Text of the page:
It’s interesting, but this new study shows that young adults and teens are more likely to be suckers for purchasing the products you receive in weigh-loss spam!! Don’t do it. No matter how bad you feel about your body in that moment (or the email makes you feel it), this stuff at best likely doesn’t work and at worst is bad or DANGEROUS for you. This includes supplements, liquids, and detoxification products. All of these can make your heart beat too fast and throw off your electrolytes–both of which can cause a heart attack, resulting in death–yup, really!

Stick with traditional, healthy weight loss techniquest–the kinds that come from your doctor or a well-balanced diet and exercise. Sorry!! There really are no quick fixes, expecially when it comes to your health. So make sure you hit the delete button, quickly.

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Stay Healthy after losing your job

Posted by Dr. Susan on May 5, 2009

Losing your job might be the toughest experience you’ve ever had and you’re likely to want to climb into bed, eat junk food and watch TV! But, this won’t help you find another job. In fact, staying healthy will not only keep your body looking and feeling good–it will help you at interviews, by keeping your mind sharper too. Check out this article for some easy, inexpensive, practical tips to keep yourself from getting into a big slump!

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A recession maybe, but not when it comes to cheap sweets!

Posted by Dr. Susan on March 26, 2009

Since the crash of the market, there’s been an uptick in purchases of inexpensive candy and cheap chocolates! This great NY Times article, explains that even as we wallow in the demise of life as we knew it, we continue to soothe ourselves with instant gratification!

Despite the fact that we know eating too much junk food is not good for our health,  we still associate sweets with helping ourselves feel better and we’re suckers (no pun intended!) for the feeling that we had when we were innocent kids at the corner candy shop and all was right with the world.

So as we get fatter (again!) while we lose all our money, yet another corporate entity–the candy makers–are raking in the bucks. Let’s not let that happen!!! A little good-quality chocolate once in a while is great for stress reduction (it increases your feel-good neurotransmitters), but please don’t sacrifice your health for a quick sugar fix all the time!

Instead, when you’re feeling a little down, take a walk, talk to a friend, write in a journal, ask your kid to tell you some funny knock-knock jokes. All of these will lift your spirits just as well…maybe better…than candy, and without the negative side effects.

Also, when you’re stressed, don’t jump to other negative habits. Smoking, drinking, drugs–you know the drill. Over-eating is on that list too.

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TV time in teens linked to depression…interesting

Posted by Dr. Susan on February 9, 2009

Does your child watch a lot of TV? If so, here’s yes ANOTHER compelling reason to make a change! This new study finds that the more TV teens watch (especially boys), the more likely they are to become depressed as young adults. The researchers theorize that watching TV isolates kids, which makes them less likely to interact with peers–having a strong social network innoculates one against depression; or play sports–physical activity has been shown to be as effective as antidepressants for mild to moderate depression.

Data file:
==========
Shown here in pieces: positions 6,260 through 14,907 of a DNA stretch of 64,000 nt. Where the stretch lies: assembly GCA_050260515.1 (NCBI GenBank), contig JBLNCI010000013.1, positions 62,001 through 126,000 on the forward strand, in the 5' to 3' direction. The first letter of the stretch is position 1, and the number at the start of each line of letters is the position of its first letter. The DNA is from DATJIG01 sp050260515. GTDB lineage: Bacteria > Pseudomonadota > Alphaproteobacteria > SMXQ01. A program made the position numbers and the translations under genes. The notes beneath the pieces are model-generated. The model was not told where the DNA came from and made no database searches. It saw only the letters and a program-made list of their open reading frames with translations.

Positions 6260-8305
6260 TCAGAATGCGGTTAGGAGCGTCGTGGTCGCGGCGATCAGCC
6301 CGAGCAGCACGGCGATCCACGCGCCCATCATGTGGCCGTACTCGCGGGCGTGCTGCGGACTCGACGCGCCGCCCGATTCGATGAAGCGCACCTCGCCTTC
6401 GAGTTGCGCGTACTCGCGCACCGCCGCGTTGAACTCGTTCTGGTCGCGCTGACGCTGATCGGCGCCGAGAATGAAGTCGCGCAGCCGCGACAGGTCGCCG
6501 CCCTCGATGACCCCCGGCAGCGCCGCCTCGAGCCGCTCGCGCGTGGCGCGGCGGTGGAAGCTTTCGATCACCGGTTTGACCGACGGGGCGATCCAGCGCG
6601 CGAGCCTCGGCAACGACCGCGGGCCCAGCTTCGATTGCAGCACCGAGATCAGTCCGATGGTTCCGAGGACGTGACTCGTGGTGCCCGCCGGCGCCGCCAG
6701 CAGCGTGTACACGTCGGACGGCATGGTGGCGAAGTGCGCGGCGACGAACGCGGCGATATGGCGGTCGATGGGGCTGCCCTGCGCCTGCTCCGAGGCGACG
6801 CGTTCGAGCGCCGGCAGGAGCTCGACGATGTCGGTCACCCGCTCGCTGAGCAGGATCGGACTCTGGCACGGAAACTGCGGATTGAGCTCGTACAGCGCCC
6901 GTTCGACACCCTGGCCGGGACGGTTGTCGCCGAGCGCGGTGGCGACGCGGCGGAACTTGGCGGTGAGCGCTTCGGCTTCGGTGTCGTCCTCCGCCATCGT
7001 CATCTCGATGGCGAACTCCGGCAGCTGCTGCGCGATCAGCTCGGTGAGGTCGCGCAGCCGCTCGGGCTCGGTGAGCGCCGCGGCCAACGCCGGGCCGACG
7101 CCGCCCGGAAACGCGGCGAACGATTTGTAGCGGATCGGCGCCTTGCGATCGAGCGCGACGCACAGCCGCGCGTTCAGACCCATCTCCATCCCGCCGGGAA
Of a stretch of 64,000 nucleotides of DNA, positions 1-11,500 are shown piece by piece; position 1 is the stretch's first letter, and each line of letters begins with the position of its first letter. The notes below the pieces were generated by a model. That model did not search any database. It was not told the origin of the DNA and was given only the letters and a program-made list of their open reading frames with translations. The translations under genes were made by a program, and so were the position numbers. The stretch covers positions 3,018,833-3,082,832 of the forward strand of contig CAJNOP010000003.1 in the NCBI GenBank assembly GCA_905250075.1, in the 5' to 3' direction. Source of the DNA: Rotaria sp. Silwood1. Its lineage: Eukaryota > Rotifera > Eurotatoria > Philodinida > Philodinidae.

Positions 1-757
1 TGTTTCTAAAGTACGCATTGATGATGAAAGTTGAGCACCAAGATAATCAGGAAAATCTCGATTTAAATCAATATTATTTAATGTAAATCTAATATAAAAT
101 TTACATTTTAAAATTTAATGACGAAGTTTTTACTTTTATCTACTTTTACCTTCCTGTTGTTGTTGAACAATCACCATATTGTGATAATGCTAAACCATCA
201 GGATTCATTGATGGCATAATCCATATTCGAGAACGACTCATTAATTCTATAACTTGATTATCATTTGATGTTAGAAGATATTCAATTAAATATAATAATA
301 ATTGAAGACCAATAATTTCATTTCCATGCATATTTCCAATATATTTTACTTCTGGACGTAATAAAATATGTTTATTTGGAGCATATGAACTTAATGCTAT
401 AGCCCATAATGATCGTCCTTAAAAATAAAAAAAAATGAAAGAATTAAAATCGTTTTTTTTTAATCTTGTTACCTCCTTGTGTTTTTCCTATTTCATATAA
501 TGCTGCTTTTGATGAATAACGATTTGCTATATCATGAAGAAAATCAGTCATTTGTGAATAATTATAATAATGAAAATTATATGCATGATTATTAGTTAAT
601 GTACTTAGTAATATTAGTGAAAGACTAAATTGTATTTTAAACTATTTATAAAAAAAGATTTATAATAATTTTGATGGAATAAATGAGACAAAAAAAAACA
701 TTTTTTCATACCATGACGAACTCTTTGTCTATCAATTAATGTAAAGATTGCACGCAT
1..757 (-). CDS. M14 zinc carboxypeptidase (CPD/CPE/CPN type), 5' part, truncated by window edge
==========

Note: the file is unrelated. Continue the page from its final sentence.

However, you can’t suddenly tell your teen to stop watching TV, you need to set the rules when your child is young and stick with them all the way through, beginning with no TV in bedrooms!

What’s more–if YOU are depressed, the same rules apply to you: TV isn’t helping you feel better. So turn it  off and get out…talk to your friends and go for a walk. Even better…go for a walk with your friends!

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But WHY are older kids exercising less?

Posted by Dr. Susan on July 18, 2008

A new study finds that as kids they enter their teens, the rate of exercise drops off. I wonder if the researchers have taken a close look at the lives of teenagers and their environments. I’m quite confident that a significant part of the reason that exercise decreases is because once kids leave elementary school the amount of mandatory physical education they require begins to drop precipitously in many school districts. Instead schools are focused solely on academics. In addition, as kids enter middle and high school, intramural sports fall by the wayside. Whereas your little kid could play soccer, basketball or baseball no matter how talented he or she was, by twelve years old, all schools care about is competition. Intramurals no longer exist so kids who want to play ‘just for the fun of it’ are out of luck. Their opportunity for organized exercise dries up almost overnight, along with an entire social experience. So let’s not point fingers at the kids. Once again, its time for the systems in place to help us out and provide options to support our kids.

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Eat breakfast!

Posted by Dr. Susan on March 3, 2008

A new study finds that teens who eat breakfast, tend to weigh less, exercise more, have a healthier diet, and are healthier overall. Interesting. There has actually been lots of research and clincal confirmation over the years that supports the theory that breakfast really is the most important meal of the day. First, when you don’t eat breakfast, you’re starving by later in the day and tend to binge on high carb foods. Next, you also have an energy slump and are less likely to be active or to be able to focus well. Of course there are many who disagree with this theory–teens and others. They say they’re not hungry first thing in the morning. Okay, I can see that, but then take a bar or some fruit for mid morning whe you do get hungry–just don’t skip the meal all together.

I strongly recommend that parents make sure that younger kids eat breakfast, even if it’s just something small. The message you want to give your kids…and your own body…is that there is always time for self-nurturing